Expression of Cys‐loop receptor subunits and acetylcholine binding protein in the mechanosensory neurons, glial cells, and muscle tissue of the spider Cupiennius salei

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Pentameric Cys‐loop receptors play key roles in chemical synapses throughout central and peripheral nervous systems. Mammalian Cys‐loop receptors include anion‐selective γ‐aminobutyric acid type A (GABAA) and glycine receptors, and cation‐selective nicotinic acetylcholine (nACh) and 5‐HT3 receptors (Miller and Smart, 2010). Invertebrates have several types of GABAA and nACh receptors as well as glutamate‐ (GluCl), histamine‐ (HisCl), and pH‐ (pHCl) gated Cl channels (Hosie et al., 1997; Ozoe et al., 2013; Lees et al., 2014). Invertebrate Cys‐loop receptors are prime targets for widely used control agents against agricultural pests and disease vectors (Tomizawa and Casida, 2009; Wolstenholme, 2010). However, these toxins also bind to homologous receptors in beneficial species, such as spiders (Lynagh and Lynch, 2012; Zemkova et al., 2014).
Functional Cys‐loop receptors are composed of five subunits that assemble around a central ion‐conducting pore. Some well‐known mammalian receptors consist of five identical subunits, but most are heteropentamers assembled from two or more different subunits, and this arrangement determines the pharmacological and physiological properties of these receptors (Smart and Paoletti, 2012). Native invertebrate Cys‐loop receptor subunit compositions are unknown, but genes that have been expressed in cultured cells or oocytes form homo‐ and/or heteropentameric channels with varying resemblance to native receptors (Eguchi et al., 2006; Hosie et al., 2007; Hibbs and Gouaux, 2011; Kita et al., 2014). To understand the physiological roles of these receptors in vivo and to determine how they respond to toxins, it is essential to decode the subunit compositions of native receptors.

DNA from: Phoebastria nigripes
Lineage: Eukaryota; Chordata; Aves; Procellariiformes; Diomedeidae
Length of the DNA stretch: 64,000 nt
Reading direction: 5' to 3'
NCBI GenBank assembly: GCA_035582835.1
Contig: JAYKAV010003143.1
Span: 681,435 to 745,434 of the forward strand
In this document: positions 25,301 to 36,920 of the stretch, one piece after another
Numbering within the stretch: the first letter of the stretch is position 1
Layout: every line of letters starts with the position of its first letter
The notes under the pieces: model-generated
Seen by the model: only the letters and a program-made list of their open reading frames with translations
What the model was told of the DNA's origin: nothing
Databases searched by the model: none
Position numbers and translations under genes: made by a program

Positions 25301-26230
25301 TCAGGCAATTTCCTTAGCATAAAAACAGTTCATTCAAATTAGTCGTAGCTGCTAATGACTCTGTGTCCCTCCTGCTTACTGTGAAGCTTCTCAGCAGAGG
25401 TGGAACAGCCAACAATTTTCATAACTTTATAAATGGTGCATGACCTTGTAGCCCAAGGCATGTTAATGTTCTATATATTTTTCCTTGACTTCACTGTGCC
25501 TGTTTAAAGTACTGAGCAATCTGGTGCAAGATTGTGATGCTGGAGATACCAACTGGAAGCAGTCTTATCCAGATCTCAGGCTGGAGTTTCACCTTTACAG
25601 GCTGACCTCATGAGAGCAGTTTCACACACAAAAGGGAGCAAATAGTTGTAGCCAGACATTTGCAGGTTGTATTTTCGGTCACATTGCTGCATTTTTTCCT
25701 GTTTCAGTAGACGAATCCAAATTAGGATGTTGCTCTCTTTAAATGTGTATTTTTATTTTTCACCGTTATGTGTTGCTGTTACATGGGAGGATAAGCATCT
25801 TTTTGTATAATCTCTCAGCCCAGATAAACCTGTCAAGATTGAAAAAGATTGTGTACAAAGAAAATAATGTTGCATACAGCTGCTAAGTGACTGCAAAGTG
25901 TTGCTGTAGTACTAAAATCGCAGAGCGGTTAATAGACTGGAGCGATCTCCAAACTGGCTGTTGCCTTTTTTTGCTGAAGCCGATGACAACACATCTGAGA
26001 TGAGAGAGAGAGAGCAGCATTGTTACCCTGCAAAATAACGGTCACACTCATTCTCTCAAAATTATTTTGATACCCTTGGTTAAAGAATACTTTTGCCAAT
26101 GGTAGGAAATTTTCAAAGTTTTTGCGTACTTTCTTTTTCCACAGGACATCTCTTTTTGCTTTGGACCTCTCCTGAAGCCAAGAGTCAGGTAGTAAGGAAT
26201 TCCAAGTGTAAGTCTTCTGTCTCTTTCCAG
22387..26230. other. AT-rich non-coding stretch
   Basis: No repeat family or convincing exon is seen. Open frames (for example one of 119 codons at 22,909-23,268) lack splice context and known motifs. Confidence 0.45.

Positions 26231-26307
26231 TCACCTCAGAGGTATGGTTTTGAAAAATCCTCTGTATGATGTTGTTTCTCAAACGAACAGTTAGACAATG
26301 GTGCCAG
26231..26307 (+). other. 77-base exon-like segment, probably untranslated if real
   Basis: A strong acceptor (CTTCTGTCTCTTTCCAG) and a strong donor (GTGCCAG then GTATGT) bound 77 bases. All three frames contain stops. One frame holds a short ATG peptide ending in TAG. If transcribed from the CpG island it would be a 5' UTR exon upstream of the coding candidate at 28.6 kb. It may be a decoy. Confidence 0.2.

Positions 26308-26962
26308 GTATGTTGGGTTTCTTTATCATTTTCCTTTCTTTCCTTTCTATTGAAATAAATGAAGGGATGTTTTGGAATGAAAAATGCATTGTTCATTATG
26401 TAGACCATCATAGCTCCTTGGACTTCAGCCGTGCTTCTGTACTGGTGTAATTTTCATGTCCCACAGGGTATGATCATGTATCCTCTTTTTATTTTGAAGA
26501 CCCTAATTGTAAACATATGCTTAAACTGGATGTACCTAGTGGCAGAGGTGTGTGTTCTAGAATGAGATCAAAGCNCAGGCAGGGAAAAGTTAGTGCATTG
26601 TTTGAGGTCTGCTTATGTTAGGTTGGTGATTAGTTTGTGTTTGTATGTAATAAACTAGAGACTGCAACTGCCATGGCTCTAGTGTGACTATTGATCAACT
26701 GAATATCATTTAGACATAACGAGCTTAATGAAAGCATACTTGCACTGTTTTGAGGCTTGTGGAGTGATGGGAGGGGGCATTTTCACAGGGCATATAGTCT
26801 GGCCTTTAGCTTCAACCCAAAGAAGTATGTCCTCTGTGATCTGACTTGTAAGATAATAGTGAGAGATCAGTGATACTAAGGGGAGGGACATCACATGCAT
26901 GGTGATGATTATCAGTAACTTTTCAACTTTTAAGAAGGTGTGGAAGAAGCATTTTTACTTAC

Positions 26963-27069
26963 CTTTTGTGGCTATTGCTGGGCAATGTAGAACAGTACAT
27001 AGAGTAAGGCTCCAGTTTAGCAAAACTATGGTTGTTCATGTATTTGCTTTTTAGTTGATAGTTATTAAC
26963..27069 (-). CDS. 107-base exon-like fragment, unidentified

The Central American wandering spider, Cupiennius salei (Keys), is a model species for neurophysiological and developmental studies (Barth, 2002; McGregor et al., 2008). Some of its highly developed mechanosensory organs are accessible to electrophysiological and imaging experiments that are possible in only a small number of animal models (Seyfarth 1985; Barth 2002; French et al., 2002). In addition, all mechanosensory neurons and muscle fibers in the spider legs receive extensive innervation via centrally originating efferents that contain GABA and glutamate, and synaptic contacts also occur between neighboring efferents (Fabian‐Fine et al., 2002), making these preparations accessible models for synaptic modulation. Electrophysiological and immunocytochemical investigations have suggested that the mechanosensory neurons and muscle fibers have a variety of Cys‐loop receptors (Maier et al., 1987; Panek et al., 2002; Panek and Torkkeli, 2005; Widmer et al., 2005; Torkkeli et al., 2011), but until now the lack of molecular information in spiders has made their identification impossible.
Recently, we assembled and characterized 16 Cys‐loop subunits from the C. salei central and peripheral nervous system transcriptomes (Torkkeli et al., 2015). These sequences include 12 subunits that are predicted to form anion‐permeable channels, plus three cation‐conducting nACh receptor subunits and a putative acetylcholine‐binding protein (AChBP) that lacks the transmembrane region. This molecular information makes it possible to explore the expression patterns of Cys‐loop subunits in the spider mechanosensory and proprioceptive organs. The transmitter responses of neurons innervating mechanosensory VS‐3 slit sensilla in the spider patella have been extensively investigated (Panek et al., 2002; Panek and Torkkeli, 2005; Pfeiffer et al. 2009; Torkkeli et al., 2012), and the major aim here was to use in situ hybridization to discover which combinations of Cys‐loop subunits form the receptors that mediate these responses. Spider muscle fibers are innervated by excitatory motor nerves and inhibitory efferent fibers (Maier et al., 1987), but it is not known on which types of receptors they act. Therefore, we also explored the gene expression in muscle tissue by using quantitative real‐time PCR.
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